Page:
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OSC Media Aid: Singapore Media at a Glance
SEF20090113463001 Singapore — OSC Media Aid in English 13 Jan 09
Government controls and self-censorship keep the media in prosperous, well-educated Singapore unusually clear of any antigovernment, extremist, or otherwise objectionable material. A government agency runs all broadcast stations, and the ruling party indirectly controls the print media. A variety of restrictions and the threat of libel suits discourage political criticism across all media outlets.
This small island republic’s 4.6 million people boast a 92.5% literacy rate, a per capita GDP of nearly USD$50,000 (World Factbook), and a 58.6% Internet access rate (Internet World Stats).
There is no prepublication censorship, but media watchdog Reporters Without Borders ranked Singapore 141 out of 169 in its Worldwide Press Freedom Index for 2007, citing “rigorous self-censorship” in coverage of domestic politics. Internet access is regulated, and private ownership of satellite dishes is banned. Singapore government officials also have a record of winning defamation suits against foreign publications (BBC Country Profile, news.bbc.co.uk).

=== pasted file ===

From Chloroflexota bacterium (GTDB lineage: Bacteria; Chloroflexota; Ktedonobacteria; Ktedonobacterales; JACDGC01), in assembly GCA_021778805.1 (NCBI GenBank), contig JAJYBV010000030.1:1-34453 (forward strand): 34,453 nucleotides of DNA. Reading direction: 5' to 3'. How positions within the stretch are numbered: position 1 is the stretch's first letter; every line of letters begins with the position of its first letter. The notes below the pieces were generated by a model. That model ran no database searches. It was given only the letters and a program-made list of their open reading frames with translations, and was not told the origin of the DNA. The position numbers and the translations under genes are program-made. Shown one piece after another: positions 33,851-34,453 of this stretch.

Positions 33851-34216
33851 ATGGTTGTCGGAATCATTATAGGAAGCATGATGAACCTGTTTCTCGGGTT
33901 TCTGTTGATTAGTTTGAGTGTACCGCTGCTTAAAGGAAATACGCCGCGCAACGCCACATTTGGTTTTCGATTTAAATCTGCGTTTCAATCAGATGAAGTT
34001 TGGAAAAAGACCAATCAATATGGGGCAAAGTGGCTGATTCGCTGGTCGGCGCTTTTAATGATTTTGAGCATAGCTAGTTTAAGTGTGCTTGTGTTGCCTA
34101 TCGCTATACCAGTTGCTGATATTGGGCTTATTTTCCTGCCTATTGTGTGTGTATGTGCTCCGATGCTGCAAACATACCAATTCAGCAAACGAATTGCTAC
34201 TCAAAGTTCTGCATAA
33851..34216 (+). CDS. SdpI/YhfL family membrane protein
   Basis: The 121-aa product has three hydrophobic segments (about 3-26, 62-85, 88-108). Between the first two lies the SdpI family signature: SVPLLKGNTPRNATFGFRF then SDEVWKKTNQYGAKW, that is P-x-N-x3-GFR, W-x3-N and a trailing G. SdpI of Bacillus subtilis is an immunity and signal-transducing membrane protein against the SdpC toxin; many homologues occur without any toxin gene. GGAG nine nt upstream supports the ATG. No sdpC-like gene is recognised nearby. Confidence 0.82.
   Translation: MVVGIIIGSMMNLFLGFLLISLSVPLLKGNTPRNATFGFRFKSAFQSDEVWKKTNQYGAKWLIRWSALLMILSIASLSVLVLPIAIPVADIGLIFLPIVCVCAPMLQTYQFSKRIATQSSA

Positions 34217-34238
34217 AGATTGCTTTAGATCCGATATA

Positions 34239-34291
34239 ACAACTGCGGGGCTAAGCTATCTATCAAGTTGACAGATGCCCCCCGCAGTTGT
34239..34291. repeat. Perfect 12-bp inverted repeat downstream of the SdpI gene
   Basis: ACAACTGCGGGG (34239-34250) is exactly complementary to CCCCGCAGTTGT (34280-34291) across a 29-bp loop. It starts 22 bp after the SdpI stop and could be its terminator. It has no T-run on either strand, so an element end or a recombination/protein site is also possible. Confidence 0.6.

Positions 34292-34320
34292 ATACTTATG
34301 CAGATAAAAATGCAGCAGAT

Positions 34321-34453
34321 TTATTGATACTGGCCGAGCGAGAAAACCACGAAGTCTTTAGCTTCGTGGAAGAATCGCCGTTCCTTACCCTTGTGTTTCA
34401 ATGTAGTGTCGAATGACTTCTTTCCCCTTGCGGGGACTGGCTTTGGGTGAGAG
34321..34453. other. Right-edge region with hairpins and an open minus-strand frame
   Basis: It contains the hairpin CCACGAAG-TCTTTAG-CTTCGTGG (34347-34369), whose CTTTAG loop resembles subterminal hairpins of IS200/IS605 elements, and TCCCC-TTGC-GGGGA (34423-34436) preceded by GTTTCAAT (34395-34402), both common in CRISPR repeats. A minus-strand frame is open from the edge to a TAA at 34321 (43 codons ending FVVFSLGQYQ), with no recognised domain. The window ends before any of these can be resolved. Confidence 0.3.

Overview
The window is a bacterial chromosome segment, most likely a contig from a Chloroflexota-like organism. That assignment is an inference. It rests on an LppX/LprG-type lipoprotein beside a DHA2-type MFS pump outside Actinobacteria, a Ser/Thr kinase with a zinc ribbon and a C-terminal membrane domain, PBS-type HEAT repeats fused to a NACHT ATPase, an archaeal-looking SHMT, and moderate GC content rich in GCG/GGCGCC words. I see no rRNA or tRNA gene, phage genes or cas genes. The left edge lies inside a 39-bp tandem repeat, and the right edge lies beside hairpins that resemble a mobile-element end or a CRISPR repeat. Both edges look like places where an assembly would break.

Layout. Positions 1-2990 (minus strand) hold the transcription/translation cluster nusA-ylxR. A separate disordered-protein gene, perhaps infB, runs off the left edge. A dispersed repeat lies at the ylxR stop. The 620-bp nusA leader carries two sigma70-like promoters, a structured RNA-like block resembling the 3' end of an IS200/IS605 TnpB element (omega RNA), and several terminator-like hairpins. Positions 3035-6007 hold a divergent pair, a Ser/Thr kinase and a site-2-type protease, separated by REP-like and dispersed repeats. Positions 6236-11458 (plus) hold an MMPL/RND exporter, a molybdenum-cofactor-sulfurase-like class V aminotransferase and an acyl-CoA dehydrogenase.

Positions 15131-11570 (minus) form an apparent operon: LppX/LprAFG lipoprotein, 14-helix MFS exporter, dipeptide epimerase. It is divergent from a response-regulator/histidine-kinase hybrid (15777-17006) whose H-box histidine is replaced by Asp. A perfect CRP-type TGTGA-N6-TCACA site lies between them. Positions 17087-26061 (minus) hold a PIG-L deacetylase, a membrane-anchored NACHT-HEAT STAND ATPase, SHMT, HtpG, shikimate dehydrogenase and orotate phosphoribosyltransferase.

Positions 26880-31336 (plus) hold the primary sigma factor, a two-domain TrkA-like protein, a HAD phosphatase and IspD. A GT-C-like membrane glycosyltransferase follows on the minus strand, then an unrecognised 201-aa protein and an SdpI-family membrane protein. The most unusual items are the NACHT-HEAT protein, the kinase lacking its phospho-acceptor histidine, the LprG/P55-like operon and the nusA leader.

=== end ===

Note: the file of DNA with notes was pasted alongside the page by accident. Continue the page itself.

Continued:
Singapore Press Holdings, which has close links to the ruling People’s Action Party, publishes 17 newspapers in English, Mandarin, Malay, and Tamil, including the top-selling The Straits Times. This English-language daily had an average daily circulation of 386,000 as of 2005.
MediaCorp, owned by a state investment agency, operates all seven local TV channels and radio stations. The seven TV channels include entertainment-based Channel 5 and Channel 8, Mandarin-language Channel U, and Channel NewsAsia, widely known for its news and information content among English-speaking viewers. Singapore Press Holdings and MediaCorp merged their free newspaper and TV operations at the beginning of 2005.